Why do I have this new obsession with Silo Point?

Because today I confirmed that in less than two months I'm going to be rappelling down the side of this building.

I've never rappelled off anything in my life.  I've never sky-dived, never bungee jumped, never never never.  Gravity is not something that I mess around with.  Seriously. 

Last year when my friend Rene (the fundraising mastermind behind all of this) first told me of this event, I thought to myself, "crazy people do stuff like that."  I never in a million years even CONSIDERED doing it.  But when I created this 30 Before 30 list and challenged myself to conquer a fear, I really wanted to do something good.  Sure, I could've riden a scary crazy roller coaster but I wanted something BIGGER. 

So here we are.  In just 61 days I'm going to be bound by ropes walking down 23 stories.  TWENTY THREE STORIES.  That's 310 feet high.  The 22nd tallest building in Baltimore City.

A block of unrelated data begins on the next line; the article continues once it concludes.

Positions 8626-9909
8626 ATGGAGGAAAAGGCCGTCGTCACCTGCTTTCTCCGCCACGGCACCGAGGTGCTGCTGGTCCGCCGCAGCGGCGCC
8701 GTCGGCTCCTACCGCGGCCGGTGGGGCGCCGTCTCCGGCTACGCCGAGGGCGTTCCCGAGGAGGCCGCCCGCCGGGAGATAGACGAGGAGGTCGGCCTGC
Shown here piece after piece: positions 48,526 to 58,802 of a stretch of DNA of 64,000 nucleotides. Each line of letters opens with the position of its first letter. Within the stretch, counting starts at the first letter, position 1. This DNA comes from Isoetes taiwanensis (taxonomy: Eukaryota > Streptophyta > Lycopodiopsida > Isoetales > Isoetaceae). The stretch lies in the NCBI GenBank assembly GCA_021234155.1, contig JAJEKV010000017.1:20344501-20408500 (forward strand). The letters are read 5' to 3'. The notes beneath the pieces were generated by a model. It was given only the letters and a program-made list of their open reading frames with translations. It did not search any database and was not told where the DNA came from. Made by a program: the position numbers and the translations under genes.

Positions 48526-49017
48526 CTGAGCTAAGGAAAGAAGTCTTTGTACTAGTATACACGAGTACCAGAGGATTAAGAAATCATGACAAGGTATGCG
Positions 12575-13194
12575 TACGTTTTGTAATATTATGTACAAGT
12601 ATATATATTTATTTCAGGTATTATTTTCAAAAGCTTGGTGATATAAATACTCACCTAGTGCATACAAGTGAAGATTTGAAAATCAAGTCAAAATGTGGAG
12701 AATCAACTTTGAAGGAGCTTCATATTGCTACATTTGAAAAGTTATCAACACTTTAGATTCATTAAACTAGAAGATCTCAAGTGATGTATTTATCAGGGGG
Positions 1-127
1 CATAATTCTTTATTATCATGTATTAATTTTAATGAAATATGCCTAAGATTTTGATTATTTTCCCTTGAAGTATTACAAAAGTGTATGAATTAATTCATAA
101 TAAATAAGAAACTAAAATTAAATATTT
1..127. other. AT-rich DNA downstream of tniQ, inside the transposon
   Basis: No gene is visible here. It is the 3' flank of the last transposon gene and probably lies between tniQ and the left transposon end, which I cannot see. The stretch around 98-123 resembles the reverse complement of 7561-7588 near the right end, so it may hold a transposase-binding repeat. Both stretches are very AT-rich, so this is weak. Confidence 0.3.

23 stories.

Deep breaths.

The purpose of this insane event is to raise money for Gaudenzia's Women and Children's Center.  Gaudenzia is an addiction treatment and recovery services non-profit organization.  They offer a variety of services in the Maryland/Pennsylvania area.  This is their website:  I've worked in the behavorial health field for almost 7 years now, and I also lost my Aunt Gabby (Sadira Gabrielle's namesake) 15 years ago to substance abuse.  For lots of reasons, organizations like Gaudenzia are near and dear to my heart.

I also need to raise a minimum of $500 to rappel.  My personal goal is to break $1000.  My mom (who is awesome) helped kick start my fundraising efforts with a $250 donation. (THANKS MOM!!!!!!)  She then followed it up by saying, "I cannot believe you are nutty enough to do this."  She's got a lot of faith in me. :)

If you can donate $20, $10, even $5 please do and help me reach my goal for this very worthwhile cause.  I really hate asking for money, but when it comes to helping moms kick their addictions and learn to live sober lives with their children?  Well, that's a cause I can ask for.

My personal fundraising website is: and you can contribute directly on the page.  All donations are also tax deductible!!